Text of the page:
A must-know overview of ETF investments in the US (Part 5 of 6)
Increased demand for ETFs
Exchange-traded funds (or ETFs) have gained popularity among both institutional and retail investors in the U.S. ETFs help institutional investors conveniently participate in—or hedge against—broad movements in the stock market.
Retail investors have also become more interested in this investment class because of the many advantages it offers you over other asset classes. We talked about these advantages in Part 2 of this series.
Broad-market ETFs like the SPDR S&P 500 ETF (SPY) and the iShares Core S&P 500 ETF (IVV) invest in large-cap U.S. companies like Apple, Inc. (AAPL), Exxon Mobil Corp. (XOM), and Microsoft Corp. (MSFT). In the universe of U.S. ETFs, these ETFs have the strongest asset base, of approximately $168 trillion and $57 trillion, respectively.
Net issuance is favorable for investors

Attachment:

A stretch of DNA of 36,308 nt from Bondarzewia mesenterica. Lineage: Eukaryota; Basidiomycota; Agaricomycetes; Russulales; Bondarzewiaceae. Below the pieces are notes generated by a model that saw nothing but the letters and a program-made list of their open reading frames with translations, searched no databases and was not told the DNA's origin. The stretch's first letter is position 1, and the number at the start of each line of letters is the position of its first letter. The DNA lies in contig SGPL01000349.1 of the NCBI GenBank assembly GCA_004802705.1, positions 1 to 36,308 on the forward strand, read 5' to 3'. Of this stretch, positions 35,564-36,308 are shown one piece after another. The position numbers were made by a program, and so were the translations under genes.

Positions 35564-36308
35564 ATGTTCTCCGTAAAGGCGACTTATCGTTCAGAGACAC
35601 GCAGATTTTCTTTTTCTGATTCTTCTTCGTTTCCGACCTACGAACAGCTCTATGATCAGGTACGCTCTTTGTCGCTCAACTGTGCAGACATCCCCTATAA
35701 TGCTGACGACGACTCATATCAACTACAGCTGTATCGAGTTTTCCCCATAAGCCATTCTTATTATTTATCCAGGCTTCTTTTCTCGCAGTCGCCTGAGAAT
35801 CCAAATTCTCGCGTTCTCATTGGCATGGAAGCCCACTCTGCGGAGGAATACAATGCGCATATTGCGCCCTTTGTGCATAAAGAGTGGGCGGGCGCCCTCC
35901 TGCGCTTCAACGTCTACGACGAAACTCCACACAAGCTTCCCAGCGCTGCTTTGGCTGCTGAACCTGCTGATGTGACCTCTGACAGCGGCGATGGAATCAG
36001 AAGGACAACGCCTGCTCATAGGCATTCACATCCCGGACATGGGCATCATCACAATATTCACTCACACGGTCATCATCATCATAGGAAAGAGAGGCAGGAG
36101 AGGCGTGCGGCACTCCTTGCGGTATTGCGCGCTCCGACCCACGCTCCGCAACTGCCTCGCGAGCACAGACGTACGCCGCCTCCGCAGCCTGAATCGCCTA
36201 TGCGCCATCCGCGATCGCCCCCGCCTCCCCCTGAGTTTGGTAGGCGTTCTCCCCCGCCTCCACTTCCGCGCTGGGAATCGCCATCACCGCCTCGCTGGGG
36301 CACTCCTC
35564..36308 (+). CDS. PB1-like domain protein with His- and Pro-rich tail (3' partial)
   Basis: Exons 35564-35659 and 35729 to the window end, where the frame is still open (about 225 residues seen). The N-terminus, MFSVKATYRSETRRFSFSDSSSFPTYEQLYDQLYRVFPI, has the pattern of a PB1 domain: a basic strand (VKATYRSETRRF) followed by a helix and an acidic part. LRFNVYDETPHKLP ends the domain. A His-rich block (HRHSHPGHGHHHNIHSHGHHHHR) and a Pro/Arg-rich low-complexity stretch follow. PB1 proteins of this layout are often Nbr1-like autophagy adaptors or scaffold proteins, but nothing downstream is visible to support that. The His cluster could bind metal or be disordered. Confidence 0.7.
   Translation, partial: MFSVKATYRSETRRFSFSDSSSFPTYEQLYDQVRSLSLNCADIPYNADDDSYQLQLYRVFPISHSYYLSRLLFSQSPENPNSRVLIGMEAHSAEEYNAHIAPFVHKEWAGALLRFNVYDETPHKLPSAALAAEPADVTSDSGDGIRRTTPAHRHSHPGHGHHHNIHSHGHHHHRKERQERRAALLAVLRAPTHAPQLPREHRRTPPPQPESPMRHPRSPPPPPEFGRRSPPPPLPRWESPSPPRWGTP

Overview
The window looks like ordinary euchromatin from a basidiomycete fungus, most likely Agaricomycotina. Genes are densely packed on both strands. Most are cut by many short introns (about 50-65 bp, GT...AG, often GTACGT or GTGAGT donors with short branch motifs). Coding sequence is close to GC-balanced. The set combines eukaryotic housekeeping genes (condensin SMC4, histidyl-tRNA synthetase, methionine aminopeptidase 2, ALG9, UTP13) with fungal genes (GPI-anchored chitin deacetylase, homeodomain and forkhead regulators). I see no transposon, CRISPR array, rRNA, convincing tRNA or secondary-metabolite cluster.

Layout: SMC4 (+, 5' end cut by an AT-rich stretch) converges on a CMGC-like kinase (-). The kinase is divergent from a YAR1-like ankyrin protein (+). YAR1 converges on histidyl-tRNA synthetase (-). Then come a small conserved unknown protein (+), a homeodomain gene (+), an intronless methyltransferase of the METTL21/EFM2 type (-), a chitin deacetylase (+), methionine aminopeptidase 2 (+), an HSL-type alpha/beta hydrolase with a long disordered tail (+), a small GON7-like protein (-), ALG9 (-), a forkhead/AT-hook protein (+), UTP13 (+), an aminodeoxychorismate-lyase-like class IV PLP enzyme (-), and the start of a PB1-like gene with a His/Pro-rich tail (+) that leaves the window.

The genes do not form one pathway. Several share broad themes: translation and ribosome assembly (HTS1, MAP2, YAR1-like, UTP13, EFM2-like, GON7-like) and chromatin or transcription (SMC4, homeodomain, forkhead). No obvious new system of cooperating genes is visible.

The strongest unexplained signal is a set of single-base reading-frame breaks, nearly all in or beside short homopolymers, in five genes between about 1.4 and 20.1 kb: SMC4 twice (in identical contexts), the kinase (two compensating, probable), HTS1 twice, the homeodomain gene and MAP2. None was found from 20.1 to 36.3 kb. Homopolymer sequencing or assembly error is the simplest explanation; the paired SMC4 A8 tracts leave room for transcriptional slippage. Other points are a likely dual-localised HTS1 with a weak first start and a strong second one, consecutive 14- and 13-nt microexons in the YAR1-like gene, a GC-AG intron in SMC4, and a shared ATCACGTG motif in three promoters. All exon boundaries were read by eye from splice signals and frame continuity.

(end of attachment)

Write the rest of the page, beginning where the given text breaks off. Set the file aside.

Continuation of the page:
Investor interest in ETFs has grown rapidly. Demand for ETFs reflects in the net issuance of ETF shares in a year. This demand has seen good improvement over the years. Net issuance is the total dollar amount of the shares an ETF sponsor issues and creates less the total dollar amount of the shares the ETF sponsor redeems.
The chart above shows you the net issuance over the last ten years. From year end 2003 through 2013, the ETF industry issued approximately $1,248 billion in net new shares. Investor demand for broad-based domestic equity ETFs accounted for 30% of this total.
Finding an ETF category that works for you
Read on to the next part of this series to see how recent demand trends differ among ETF categories.
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